Palmer was born in Los Angeles in 1950, the same year his father—a Hungarian immigrant who became an architect—began designing Modernist suburban homes in southern California through his architecture firm Palmer & Krisel. After finishing high school, Palmer spent a year at Santa Monica College, a community college, before transferring to the University of Colorado at Boulder, where he earned a degree in finance and real estate. Midway through an MBA, he returned to California to study law at Pepperdine University.
He followed in his father’s footsteps after graduating and passing the bar in 1975, teaming up with real estate developer Mel Kauffman to build residential projects. By 1978 he struck out on his own, setting up G.H. Palmer Associates to build condos for sale in the Santa Clarita valley in northern Los Angeles County. Six years later, he started developing apartment complexes that would generate a steady stream of income.
Palmer’s first salvo against local real estate regulations came in 1987. In a bid to oppose the incorporation of the city of Santa Clarita—which would have slowed down his plans to build 1,452 condos—he allegedly routed $7,000 in political donations to an anti-incorporation committee through seven of his company’s employees and one employee’s mother. The incorporation measure passed, and the new Santa Clarita city council shot down his proposals in 1990. Two years later, the California Fair Political Practices Commission charged him with 15 counts of illegally laundering campaign contributions and fined him $30,000. (Palmer did not respond to a request for comment from Forbes about the charges.)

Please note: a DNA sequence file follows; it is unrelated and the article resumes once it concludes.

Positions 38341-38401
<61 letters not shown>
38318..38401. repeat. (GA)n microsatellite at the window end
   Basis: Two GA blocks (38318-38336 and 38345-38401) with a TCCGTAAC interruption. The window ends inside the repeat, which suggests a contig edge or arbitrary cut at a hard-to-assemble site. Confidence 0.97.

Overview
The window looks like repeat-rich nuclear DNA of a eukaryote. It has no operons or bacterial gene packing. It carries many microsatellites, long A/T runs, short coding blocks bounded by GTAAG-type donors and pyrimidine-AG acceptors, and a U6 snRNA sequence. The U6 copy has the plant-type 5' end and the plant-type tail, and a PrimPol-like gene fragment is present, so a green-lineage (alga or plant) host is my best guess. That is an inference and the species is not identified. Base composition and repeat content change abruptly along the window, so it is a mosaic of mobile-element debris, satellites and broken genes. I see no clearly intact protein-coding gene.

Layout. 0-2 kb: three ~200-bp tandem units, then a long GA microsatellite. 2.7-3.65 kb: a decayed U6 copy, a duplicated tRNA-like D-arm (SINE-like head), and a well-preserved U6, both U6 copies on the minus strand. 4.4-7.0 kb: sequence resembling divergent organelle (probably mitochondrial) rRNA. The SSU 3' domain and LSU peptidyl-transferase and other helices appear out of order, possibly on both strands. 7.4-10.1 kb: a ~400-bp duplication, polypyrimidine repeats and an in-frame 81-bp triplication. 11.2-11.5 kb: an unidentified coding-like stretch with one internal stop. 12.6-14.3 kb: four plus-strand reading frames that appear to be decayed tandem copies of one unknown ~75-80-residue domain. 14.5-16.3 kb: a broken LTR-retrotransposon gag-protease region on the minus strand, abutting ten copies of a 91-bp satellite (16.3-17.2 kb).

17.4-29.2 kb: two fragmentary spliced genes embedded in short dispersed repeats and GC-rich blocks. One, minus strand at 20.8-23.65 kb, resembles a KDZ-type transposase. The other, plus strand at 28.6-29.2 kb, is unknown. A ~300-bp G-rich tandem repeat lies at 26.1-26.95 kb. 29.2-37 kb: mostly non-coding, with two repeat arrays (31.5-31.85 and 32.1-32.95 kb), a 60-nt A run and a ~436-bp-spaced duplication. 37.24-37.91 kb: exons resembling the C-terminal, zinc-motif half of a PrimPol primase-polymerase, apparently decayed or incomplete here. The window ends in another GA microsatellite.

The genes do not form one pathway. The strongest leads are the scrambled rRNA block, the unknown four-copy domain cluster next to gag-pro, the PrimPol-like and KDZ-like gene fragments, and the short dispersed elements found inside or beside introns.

At that same time, Palmer was building in Los Angeles and completed his first project there in 1988. He sued the city for the first time in 2001 over its affordable housing requirements, arguing they violated a 1995 law allowing landlords to set rent levels. He eventually settled for $2.8 million, which allowed him to build his Visconti project with only market-rate units.
Palmer was directly responsible for Los Angeles “not being able to mandate affordable housing in a city that had growing homelessness.”
The next lawsuit came in 2003, after Palmer demolished an 1880s-era historic home in downtown L.A., called the Giese Residence, to make way for his Orsini project. The city, claiming that Palmer had torn down the home without a permit, invoked an ordinance that banned further development on Orsini for five years. Palmer sued the city over the ordinance, and in July 2004 they reached a $400,000 settlement. (The project was completed in 2010.)
He sued the city of Los Angeles once again in 2007 over its policy mandating 15% of rental units to be priced for low-income residents. This time an appellate court ruled in Palmer’s favor in a case that had far-reaching consequences. In what has come to be known as the “Palmer” case, in 2009 the court determined that the mandatory housing policy violated a 1995 state law, a decision that effectively prohibited local governments from requiring owners to offer units at lower rents.
“[Palmer] was directly responsible for the city not being able to mandate affordable housing in a city that had growing homelessness and people who just couldn’t afford to live [there] anymore,” says Shannon of Housing is a Human Right.